Archive for ‘Daily Marriage Tip’
Explore what made your beloved the person he/she is. What traits did he get from his parents? Who was the most influential person in your spouse’s life during childhood? Ask. Share.
Make the extra effort. Husbands, it’s tempting to forego those dating niceties. Opening her door, pulling out her chair, walking on the curb side may seem old fashioned, but it’s a simple way to treat your wife like a queen.
Moses had his relatives; Jesus had the apostles; even the Lone Ranger had Tonto. Do you have a community of friends and relatives who can back you up, and support you in your marriage and parenting? Look for friends who share your values.
“I came so that they might have life and have it more abundantly,” says Jesus. (Jn 10:10) Mothers, grandmothers, godmothers, and spiritual mothers: how can you help those entrusted to your care experience abundant life?
A trip down memory lane: Recall the first full day of your marriage. Did you go on a honeymoon? Was it exhilarating or exhausting? Remember your first home together. What did you like best about it? Are you still in it? Reminisce together.
Are you and your spouse fit and healthy? Good. Some, however, know they should exercise or eat more nutritiously but procrastinate. Encourage each other. Exercise together or give the other time to do it in his/her own way. Don’t nag, just make it pleasant.
Playfulness brings joy to a marriage, but some of us are very serious people. If you’re not the naturally playful type you may have to fake it. Even if you stumble you can laugh together at your awkward attempts.
How do you stay close when one of you is away – on a business trip, deployed, off with the guys or gals? Consider calling or e-mailing daily. Skype a good night kiss. Pray for each other and let the other know when you did it. What do you do that helps?
“Let us love not in word or speech but in deed and truth.” (1Jn 3:18) Saying “I love you” is good. Being true to your words is better. Showing your love by doing something nice or sacrificing for your beloved is true love. What act of love can you do today?
“We measure every policy, every institution, and every action by whether it protects human life and enhances human dignity, especially for the poor and vulnerable.” (Sharing Catholic Social Teaching, 1998) How does the way you treat your spouse and children respect their dignity?
Stay with us,” they implored Jesus on the road to Emmaus. They sensed something special about him, something they needed. Married couples too need Jesus’ presence. Have you asked him lately, “Stay with us. Come into our home”? If not, try it today.
May 5-11 is “Screen-Free Week”. Ask your family if they are up to the challenge of non-screen based entertainment for a week? If you don’t want to go cold turkey, perhaps make a commitment to only watch shows the whole family can watch together.
May is traditionally a month dedicated to the Blessed Mother. Consider praying a rosary today, or even just a decade, and entrusting your spouse and family to Mary’s maternal care.
Today we celebrate St. Joseph the Worker. Jesus worked together with his foster father for many years. Working together with your children can teach them diligence and perseverance, in addition to a skill. It’s great bonding time, too. Try it.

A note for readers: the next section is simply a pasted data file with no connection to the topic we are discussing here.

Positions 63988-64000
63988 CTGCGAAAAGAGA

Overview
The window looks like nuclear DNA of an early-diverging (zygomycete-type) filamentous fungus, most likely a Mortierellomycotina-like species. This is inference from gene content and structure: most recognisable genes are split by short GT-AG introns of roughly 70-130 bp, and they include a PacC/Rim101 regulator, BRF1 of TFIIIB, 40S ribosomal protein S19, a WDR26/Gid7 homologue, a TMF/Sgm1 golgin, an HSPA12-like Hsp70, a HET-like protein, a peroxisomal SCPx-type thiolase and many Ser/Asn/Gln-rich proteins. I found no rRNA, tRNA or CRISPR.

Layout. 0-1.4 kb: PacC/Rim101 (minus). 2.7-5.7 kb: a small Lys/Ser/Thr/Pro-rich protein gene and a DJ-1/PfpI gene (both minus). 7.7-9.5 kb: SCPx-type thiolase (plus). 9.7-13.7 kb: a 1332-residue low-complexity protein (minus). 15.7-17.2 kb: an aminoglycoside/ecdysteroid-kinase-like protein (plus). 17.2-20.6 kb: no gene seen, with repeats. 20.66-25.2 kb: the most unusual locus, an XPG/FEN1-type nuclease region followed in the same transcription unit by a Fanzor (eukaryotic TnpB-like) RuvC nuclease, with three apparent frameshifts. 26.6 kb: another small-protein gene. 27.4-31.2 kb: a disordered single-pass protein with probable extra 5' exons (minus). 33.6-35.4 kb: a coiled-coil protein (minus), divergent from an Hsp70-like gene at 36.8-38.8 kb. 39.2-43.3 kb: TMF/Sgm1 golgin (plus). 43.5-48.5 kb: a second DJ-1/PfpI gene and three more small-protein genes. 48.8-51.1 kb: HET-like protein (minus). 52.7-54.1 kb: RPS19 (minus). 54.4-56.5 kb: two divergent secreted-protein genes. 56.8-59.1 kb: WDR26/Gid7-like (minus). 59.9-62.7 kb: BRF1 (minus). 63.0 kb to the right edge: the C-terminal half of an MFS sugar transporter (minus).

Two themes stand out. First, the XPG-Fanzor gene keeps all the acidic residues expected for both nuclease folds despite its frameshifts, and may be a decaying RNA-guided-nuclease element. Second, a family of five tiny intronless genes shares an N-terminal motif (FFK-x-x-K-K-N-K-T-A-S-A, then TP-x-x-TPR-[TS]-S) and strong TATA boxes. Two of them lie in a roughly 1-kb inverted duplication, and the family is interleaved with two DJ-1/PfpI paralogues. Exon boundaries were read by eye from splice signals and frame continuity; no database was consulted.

Make the extra effort. Wives, it’s tempting to forego those dating niceties, but at times dress up for your honey (an attractive dress, heels, makeup). If you dress professionally for work, wear something beautiful on your date.
“A good shepherd lays down his life for the sheep.” (Jn 10:11) In today’s world time is often our most precious commodity. It reflects your priorities. When you give time and attention to your beloved, it’s like laying down your life for the other. Save time for each other today.
Imagine you are absolutely broke. (Maybe you are.) What could you and your beloved do for a fun date? Walk? Bike? Read? Watch the stars? Play a game? Could this weekend be a time to experiment?
Today the Church rejoices in two new saints: Pope Saint John XXIII and Pope Saint John Paul II. Both lived recently enough that you may have memories of them. Talk with your spouse and children about what these two Popes mean to you.
You’ve heard of “Take your child to work day,” but what about “Take your spouse to work day”? Your spouse doesn’t need to take a day off work to join you, but does your beloved know enough about your work environment to understand your stresses? Does your spouse know your colleagues?
No matter how much better one spouse may be than the other at home decorating, it’s wise to let the artistically challenged one make a few of the decor decisions. After all, it’s your home together, and shared input is important.
Is your marriage going through a rocky spell? It’s tempting to blame it on a stressful job, the kids, or getting older. All of these things can stress a marriage, but not necessarily kill it. To find the underlying cause most couples need help. Don’t be afraid to ask for it.
Where did all the flowers and magic go? Infatuation may get a couple together but eventually fades and romance alone will not keep you together over the long haul. Common values, commitment to each other, and shared experiences are the glue.
Praying the Rosary together, as a family, is very beautiful and a source of great strength!” (Pope Francis) Do you pray the rosary as a family? Try it!
Reminder: Easter lasts for 50 days! (Lent was only 40.) A lesson that joy will have the last word. How can you and your spouse practice being joyful this Easter season?
Christ is risen! Celebrate new life today. Recall a hardship in your marriage that is now history. Rejoice that you’ve weathered it together. Remember this, and Jesus’ Resurrection, in future tough times.